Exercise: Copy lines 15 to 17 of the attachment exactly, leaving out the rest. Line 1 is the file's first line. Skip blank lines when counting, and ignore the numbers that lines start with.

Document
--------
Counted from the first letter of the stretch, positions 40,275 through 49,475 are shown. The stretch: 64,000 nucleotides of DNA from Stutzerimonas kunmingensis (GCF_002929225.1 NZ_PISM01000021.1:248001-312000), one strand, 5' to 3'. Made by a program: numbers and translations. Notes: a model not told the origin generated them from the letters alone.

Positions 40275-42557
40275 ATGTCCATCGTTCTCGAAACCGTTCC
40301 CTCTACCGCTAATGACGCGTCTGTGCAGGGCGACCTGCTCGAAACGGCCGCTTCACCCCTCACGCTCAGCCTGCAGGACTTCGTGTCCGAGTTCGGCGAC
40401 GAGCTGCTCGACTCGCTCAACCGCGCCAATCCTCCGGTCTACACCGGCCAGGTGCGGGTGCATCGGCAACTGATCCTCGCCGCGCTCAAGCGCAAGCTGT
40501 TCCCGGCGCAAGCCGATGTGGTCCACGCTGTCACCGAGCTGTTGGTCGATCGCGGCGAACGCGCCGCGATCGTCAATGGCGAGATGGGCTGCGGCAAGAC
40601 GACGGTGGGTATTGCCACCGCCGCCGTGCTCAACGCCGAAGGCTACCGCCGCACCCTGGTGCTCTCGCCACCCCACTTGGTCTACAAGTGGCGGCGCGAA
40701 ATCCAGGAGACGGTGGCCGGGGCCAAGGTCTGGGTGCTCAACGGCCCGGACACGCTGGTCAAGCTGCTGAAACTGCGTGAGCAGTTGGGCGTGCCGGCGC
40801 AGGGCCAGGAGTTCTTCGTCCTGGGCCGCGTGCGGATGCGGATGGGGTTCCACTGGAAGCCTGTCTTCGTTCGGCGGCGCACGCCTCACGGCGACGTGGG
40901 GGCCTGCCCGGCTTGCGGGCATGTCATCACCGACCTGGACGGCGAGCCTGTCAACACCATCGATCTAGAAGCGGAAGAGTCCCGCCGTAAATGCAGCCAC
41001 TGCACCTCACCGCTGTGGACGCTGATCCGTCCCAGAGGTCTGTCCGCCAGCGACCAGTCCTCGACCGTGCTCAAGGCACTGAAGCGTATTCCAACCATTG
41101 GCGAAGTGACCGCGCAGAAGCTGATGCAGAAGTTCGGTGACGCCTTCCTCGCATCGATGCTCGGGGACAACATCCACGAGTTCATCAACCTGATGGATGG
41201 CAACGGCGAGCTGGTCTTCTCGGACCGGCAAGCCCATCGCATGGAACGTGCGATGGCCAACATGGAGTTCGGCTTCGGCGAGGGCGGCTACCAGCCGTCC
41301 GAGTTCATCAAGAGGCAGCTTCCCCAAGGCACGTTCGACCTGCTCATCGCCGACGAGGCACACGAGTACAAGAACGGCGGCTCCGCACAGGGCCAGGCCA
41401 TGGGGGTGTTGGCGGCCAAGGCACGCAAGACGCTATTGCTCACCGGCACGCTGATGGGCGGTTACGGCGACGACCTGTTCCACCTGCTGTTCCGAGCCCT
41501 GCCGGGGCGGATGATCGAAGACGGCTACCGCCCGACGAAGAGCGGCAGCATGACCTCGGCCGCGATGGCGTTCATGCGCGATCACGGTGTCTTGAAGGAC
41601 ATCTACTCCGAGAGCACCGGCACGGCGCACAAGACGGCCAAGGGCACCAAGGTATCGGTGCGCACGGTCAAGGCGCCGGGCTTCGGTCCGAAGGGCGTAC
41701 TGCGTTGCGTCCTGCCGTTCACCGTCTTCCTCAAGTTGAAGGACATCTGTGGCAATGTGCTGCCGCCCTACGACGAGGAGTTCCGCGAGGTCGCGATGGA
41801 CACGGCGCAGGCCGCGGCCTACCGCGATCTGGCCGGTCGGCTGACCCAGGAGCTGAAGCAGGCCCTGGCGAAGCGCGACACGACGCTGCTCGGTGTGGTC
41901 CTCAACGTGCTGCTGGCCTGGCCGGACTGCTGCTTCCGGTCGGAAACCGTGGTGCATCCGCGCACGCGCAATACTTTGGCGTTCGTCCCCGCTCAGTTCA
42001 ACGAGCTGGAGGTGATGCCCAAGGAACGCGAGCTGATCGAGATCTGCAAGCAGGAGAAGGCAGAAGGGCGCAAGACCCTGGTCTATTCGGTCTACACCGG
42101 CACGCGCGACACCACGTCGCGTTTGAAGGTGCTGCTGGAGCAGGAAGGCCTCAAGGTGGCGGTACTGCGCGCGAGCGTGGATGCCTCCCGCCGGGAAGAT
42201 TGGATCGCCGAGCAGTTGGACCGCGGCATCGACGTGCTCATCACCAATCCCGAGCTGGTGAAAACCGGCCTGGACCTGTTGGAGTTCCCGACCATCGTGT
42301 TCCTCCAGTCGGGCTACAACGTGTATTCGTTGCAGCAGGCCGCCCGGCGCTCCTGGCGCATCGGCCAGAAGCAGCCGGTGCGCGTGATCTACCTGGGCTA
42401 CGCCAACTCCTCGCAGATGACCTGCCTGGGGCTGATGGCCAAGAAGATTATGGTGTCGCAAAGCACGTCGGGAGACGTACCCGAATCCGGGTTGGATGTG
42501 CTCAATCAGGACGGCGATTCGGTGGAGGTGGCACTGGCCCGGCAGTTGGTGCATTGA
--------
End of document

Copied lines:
41401 TGGGGGTGTTGGCGGCCAAGGCACGCAAGACGCTATTGCTCACCGGCACGCTGATGGGCGGTTACGGCGACGACCTGTTCCACCTGCTGTTCCGAGCCCT
41501 GCCGGGGCGGATGATCGAAGACGGCTACCGCCCGACGAAGAGCGGCAGCATGACCTCGGCCGCGATGGCGTTCATGCGCGATCACGGTGTCTTGAAGGAC
41601 ATCTACTCCGAGAGCACCGGCACGGCGCACAAGACGGCCAAGGGCACCAAGGTATCGGTGCGCACGGTCAAGGCGCCGGGCTTCGGTCCGAAGGGCGTAC